On the Construction, Organization, and General Arrangements of Hospitals for the Insane

Lindsay & Blakiston, 1854 - 80 pages

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Page 56 - He was one of the originators of the Association of Medical Superintendents of American Institutions for the Insane and was its President from 1855 to 1859.
Page 79 - Physician, he should possess the mental, physical and social qualities, to fit him for the post. He should serve during good behavior, reside on, or very near the premises, and his compensation should be so liberal, as to enable him to devote his whole time and energies to the welfare of the Hospital. He should nominate to the Board suitable persons to act as Assistant Physician, Steward and Matron ; he should have...
Page 24 - A complete system of forced ventilation in connection with the heating, is indispensable to give purity to the air of a Hospital for the Insane ; and no expense that is required to effect this object thoroughly, can be deemed either misplaced or injudicious.
Page 76 - No hospital for the insane, however limited its capacity, should have less than fifty acres of land, devoted to gardens and pleasuregrounds for its patients. At least one hundred acres should be possessed by every State hospital, or other institution for two hundred patients, to which number these propositions apply, unless otherwise mentioned.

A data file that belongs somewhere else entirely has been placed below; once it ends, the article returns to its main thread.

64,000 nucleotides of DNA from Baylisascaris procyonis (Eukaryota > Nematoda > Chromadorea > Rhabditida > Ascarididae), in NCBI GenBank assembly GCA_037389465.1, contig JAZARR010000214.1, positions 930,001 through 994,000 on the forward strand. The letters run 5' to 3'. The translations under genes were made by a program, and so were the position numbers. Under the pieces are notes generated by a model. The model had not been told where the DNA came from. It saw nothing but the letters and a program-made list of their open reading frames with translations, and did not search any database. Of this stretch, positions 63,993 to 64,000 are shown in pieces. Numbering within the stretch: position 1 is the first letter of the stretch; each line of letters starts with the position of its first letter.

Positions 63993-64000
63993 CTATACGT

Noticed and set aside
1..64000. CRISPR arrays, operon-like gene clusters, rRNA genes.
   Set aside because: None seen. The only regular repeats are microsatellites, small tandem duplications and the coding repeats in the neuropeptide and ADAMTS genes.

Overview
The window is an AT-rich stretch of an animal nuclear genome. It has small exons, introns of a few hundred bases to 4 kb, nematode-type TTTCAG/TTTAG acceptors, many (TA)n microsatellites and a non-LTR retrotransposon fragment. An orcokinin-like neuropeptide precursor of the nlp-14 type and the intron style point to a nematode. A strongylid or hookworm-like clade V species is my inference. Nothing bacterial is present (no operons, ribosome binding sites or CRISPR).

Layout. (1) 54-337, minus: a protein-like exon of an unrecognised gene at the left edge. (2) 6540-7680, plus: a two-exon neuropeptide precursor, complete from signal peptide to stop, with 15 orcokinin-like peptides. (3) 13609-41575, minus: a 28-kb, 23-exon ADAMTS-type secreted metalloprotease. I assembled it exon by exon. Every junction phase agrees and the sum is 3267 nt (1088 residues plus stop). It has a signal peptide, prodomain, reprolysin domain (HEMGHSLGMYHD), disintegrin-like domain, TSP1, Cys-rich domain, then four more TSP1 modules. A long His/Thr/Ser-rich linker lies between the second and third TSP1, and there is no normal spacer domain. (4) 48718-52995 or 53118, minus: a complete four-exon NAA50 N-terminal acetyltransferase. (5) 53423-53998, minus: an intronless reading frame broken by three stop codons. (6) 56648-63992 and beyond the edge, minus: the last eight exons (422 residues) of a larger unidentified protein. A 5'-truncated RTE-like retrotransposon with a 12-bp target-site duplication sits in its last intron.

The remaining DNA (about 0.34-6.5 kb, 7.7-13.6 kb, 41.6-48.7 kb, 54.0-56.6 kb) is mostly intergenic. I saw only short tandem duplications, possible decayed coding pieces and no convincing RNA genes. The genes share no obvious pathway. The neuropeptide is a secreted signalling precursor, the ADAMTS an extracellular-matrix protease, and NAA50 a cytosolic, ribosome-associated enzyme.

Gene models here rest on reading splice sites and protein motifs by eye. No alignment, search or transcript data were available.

Page 77 - All Hospitals should be warmed by passing an abundance of pure, fresh air from the external atmosphere over pipes or plates containing steam under low pressure, or hot water, the temperature of which, at the boiler, does not exceed 212° F., and placed in the basement or cellar of the building to be heated.
Page 78 - The board of trustees should not exceed twelve in number, and be composed of individuals possessing the public confidence, distinguished for liberality, intelligence and active benevolence; above all political influence, and able and willing faithfully to attend to the duties of their station.
Page 80 - The situation and circumstances of different institutions may require a considerable number of persons to be employed in various other positions, but in every Hospital, at least all those that have been referred to are deemed not only desirable, but absolutely necessary, to give all the advantages that may be hoped for from a liberal and enlightened treatment of the Insane.
Page 77 - Every hospital, having provision for two hundred or more patients, should have in it at least eight distinct wards for each sex, making sixteen classes in the entire establishment.
Page 78 - State institution, selected in such manner as will be likely most effectually to protect it from all influences connected with political measures or political changes ; if of a private corporation, by those properly authorized to vote.
Page 79 - In no Institution should the number of persons in immediate attendance on the patients be in a lower ratio than one attendant for every ten patients ; and a much larger proportion of attendants will commonly be desirable.

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